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In atomic physics we say that only transitions with $\Delta l = \pm 1$ are allowed. This is since photons are bosons.

But for example in nuclear physics we also consider higher order EM transitions ($\Delta l > 1$). There the photon-boson explanation isnt possible.

So why we use this explanation for the specific case of $\Delta l = \pm 1$ ? What am I mixing up?

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In atomic physics we say that only transitions with $\Delta l = \pm 1$ are allowed.

Not really. The electronic transitions between different energy levels in atoms are typically restricted to $\Delta l = \pm 1$, but this is not a universal rule.

Instead, there is a whole hierarchy of selection rules: electric dipole ("E1") transitions are restricted to $\Delta l=\pm 1$, but there are also magnetic dipole ("M1") transitions with $\Delta l=0$ and $\Delta s=1$, electric quadrupole ("E2") transitions with $\Delta l=\pm 2$, and so on; Wikipedia has a nice summary table of the resulting selection rules.

As a general rule, each step up in this transition (i.e. going from E1 to M1 or E2, from there to M2 or E3, and so on) makes the transition less likely by a factor of $a/\lambda$, where $a$ is the characteristic size of the states involved (for electronic transitions in atoms, ${\sim}1\:\unicode{xC5}$) and $\lambda$ is the wavelength of the emitted radiation (${\sim}500\:\rm nm$ in the visible domain).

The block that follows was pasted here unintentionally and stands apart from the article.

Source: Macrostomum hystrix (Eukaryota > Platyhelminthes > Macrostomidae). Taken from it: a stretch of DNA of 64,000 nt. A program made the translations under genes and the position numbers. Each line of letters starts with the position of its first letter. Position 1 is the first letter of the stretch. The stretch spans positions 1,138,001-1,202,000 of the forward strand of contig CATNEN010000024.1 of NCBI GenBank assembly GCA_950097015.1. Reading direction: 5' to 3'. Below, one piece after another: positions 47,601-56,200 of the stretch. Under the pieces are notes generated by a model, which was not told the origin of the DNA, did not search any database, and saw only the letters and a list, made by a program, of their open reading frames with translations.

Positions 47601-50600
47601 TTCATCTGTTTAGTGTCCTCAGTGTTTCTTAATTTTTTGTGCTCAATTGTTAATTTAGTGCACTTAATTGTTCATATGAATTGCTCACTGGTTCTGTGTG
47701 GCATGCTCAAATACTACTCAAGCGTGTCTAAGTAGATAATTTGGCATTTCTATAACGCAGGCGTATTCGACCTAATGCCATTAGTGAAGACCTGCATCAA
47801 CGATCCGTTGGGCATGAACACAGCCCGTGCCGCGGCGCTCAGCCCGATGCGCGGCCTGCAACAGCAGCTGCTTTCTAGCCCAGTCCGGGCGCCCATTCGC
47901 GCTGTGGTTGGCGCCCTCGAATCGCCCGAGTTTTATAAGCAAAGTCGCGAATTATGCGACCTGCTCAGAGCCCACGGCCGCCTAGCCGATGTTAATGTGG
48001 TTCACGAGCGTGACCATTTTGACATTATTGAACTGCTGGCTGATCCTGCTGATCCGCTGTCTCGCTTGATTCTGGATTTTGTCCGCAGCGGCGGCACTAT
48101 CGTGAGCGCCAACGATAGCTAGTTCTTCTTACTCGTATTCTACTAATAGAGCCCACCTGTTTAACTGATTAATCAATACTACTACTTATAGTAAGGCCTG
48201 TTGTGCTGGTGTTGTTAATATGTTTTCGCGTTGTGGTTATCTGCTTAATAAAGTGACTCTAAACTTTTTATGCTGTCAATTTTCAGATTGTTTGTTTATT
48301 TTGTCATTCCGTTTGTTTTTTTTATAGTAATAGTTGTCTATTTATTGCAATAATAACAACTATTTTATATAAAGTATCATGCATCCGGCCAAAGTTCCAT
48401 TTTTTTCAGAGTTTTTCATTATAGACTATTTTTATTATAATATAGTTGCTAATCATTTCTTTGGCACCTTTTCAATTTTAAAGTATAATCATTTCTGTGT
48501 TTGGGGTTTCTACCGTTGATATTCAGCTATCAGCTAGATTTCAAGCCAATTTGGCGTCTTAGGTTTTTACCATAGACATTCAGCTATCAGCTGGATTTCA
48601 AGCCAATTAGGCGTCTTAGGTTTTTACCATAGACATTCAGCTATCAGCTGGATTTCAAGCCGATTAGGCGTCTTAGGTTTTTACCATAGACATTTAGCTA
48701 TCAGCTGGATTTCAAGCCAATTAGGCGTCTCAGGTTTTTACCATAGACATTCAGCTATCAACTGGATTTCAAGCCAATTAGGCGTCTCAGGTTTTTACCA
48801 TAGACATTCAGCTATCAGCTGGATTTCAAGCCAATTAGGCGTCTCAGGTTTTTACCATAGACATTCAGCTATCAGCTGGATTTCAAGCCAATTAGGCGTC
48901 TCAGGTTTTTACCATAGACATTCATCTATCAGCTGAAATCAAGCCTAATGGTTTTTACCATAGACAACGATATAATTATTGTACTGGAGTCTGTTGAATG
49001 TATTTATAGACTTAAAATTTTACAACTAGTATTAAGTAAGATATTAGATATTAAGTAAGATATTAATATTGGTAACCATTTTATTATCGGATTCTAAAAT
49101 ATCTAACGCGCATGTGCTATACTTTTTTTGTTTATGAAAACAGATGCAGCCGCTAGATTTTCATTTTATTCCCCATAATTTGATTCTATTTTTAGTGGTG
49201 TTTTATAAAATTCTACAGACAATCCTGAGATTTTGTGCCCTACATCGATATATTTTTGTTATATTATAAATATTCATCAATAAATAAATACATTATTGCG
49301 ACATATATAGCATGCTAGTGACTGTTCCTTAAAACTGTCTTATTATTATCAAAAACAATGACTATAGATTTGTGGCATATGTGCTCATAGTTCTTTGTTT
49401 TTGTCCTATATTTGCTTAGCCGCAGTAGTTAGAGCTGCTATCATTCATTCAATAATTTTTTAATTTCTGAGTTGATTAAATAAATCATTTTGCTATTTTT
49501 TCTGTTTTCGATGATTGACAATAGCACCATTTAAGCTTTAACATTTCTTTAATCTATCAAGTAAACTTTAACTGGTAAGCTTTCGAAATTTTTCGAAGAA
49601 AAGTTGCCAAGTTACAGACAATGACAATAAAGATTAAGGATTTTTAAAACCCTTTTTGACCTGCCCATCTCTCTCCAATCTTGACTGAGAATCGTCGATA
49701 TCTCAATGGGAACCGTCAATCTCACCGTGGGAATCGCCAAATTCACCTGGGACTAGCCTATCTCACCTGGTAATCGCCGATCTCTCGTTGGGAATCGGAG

For electronic transitions in atoms, this ratio is rarely bigger than $1/1000$, so we can generally ignore (and call "forbidden") any transition higher than E1, as they will not show up in experiments unless we specifically go looking for them. (On the other hand, it is perfectly possible, and quite routine, to find these transitions if you do go looking for them. You just need a powerful laser and a high-resolution spectrometer.)

In nuclear physics, the characteristic size $a$ is typically smaller (on the order of 1 fm), but the wavelength is often also much shorter (and often approaching 1 fm in the hundred+ MeV range), so the ratio $a/\lambda$ is much shorter.


Finally, this explanation,

This is since photons are bosons.

is just dead wrong. The fact that photons are bosons has nothing to do with anything. What does matter is that photons have spin angular momentum $1$, which puts the lowest-order transitions at $\Delta l=\pm 1$; higher-order rungs (as well as anything with $\Delta J=0$) requires a photon with orbital angular momentum instead of just spin, and this is what drives the transition probability down.

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The selection rule expresses angular momentum conservation and photons have spin S=1. For bosons with a different spin a different rule will apply. Higher order transitions will break this rule, as will spin-orbit coupling.

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